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African Journal of Biotechnology

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Biological remediation of polychlorinated biphenyls (PCB) in the environment by microorganisms and plants

RO Anyasi, HL Atagana

Abstract


The environment is suffering severe contamination as a result of various uncontrolled activities of man and chemicals in the biosphere. This widespread contamination of air, soil and water by metals, chemicals and metalloids causes environmental concerns, which if left unchecked will be detrimental to man and other organisms. Biological methods for the cleaning of the environment especially our soil have been receiving increasing attention especially in the past two decades. Bacteria and fungi have been the natural detoxification agents for contaminants in the environment. Recently, research has shown that with the combination of plants and microorganism in the right proportions and technique, detoxification of environmental contaminants will produce a desirable and better result and most importantly our natural environment may not be affected as some of the processes are environmentally friendly. However, hydrophobic organic molecules such as polychlorinated biphenyls (PCBs) tend to be much less responsive to bioremediation strategies. The wide spread presence of this compounds and other persistent organic pollutants (POPs), that share common chemical, toxicological and environment properties continues to increase in the environment, even with the various measures taken to control its presence. This review focuses on the possible trends in the remediation of PCBs in the environment and the methodologies applied. It also compares plants remediation as well as microorganisms’ degradation as biological detoxification agents of the compound. This will highlight the possible improvement measures on the combination of plants and microorganisms in bioremediation, thereby filling the gap left by the conventional methods of remediation with its  limitations and disadvantages.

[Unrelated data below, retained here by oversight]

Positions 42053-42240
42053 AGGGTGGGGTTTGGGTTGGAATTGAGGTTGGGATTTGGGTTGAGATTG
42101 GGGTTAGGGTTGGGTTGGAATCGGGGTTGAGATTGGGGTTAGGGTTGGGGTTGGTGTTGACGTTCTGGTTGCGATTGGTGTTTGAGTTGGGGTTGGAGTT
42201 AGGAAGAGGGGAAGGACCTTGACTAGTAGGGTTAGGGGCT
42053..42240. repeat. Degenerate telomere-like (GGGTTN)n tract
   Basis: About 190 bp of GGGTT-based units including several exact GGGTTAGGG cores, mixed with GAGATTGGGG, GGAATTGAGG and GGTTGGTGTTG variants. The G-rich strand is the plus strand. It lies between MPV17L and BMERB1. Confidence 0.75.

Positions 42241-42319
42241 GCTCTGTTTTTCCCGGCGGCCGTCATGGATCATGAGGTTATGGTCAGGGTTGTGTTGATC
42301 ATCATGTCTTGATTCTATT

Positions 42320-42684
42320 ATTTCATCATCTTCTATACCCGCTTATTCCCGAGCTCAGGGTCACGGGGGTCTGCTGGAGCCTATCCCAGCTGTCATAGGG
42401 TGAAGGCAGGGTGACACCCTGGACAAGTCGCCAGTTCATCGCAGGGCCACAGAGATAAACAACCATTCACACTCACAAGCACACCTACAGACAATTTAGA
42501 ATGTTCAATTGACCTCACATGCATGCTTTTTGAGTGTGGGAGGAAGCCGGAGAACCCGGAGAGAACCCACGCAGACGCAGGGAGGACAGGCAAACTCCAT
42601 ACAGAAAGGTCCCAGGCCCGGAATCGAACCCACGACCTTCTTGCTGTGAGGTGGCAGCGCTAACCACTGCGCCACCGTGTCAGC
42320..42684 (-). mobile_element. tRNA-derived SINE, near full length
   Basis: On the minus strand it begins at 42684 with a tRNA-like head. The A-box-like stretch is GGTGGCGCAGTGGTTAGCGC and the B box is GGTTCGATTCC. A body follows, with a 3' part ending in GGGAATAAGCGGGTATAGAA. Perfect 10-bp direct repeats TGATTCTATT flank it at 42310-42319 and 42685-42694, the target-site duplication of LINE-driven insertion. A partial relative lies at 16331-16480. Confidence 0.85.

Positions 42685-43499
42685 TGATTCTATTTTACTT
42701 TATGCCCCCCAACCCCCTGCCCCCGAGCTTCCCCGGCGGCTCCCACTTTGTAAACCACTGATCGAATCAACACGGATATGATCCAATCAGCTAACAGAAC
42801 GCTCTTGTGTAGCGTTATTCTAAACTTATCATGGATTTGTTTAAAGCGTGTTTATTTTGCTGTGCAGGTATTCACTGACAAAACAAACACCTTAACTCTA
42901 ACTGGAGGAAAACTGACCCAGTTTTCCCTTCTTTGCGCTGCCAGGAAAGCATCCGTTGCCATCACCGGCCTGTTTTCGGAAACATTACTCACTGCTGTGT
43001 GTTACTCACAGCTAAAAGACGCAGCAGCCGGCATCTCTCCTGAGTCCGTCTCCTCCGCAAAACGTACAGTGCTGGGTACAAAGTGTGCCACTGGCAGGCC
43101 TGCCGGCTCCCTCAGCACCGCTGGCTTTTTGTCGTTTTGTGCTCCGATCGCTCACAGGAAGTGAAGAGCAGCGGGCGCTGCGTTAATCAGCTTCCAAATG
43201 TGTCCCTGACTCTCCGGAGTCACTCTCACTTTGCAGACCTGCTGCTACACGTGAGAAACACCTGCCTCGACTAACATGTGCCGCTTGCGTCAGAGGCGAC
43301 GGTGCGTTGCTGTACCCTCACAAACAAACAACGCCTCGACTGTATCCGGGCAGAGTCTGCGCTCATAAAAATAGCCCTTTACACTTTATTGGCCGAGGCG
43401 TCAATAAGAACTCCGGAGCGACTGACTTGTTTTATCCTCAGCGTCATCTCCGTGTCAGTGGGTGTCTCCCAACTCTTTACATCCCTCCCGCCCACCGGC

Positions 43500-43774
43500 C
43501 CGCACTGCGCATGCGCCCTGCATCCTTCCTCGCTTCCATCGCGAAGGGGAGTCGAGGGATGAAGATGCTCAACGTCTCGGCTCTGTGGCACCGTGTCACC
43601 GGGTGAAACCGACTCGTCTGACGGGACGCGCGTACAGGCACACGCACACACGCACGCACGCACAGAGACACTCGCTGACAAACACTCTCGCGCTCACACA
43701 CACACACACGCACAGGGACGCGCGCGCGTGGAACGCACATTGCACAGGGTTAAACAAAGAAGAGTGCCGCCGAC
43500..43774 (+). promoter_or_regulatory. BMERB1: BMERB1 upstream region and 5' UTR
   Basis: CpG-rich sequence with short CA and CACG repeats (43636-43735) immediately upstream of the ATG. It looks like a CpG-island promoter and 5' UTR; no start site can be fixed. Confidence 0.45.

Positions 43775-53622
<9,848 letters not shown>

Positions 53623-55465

Key words: Bioremediation, phytoremediation, (PCB), biodegradation, environmental pollution, rhyzodegradation, dechlorination, contaminated soil.




http://dx.doi.org/10.5897/AJB10.557
AJOL African Journals Online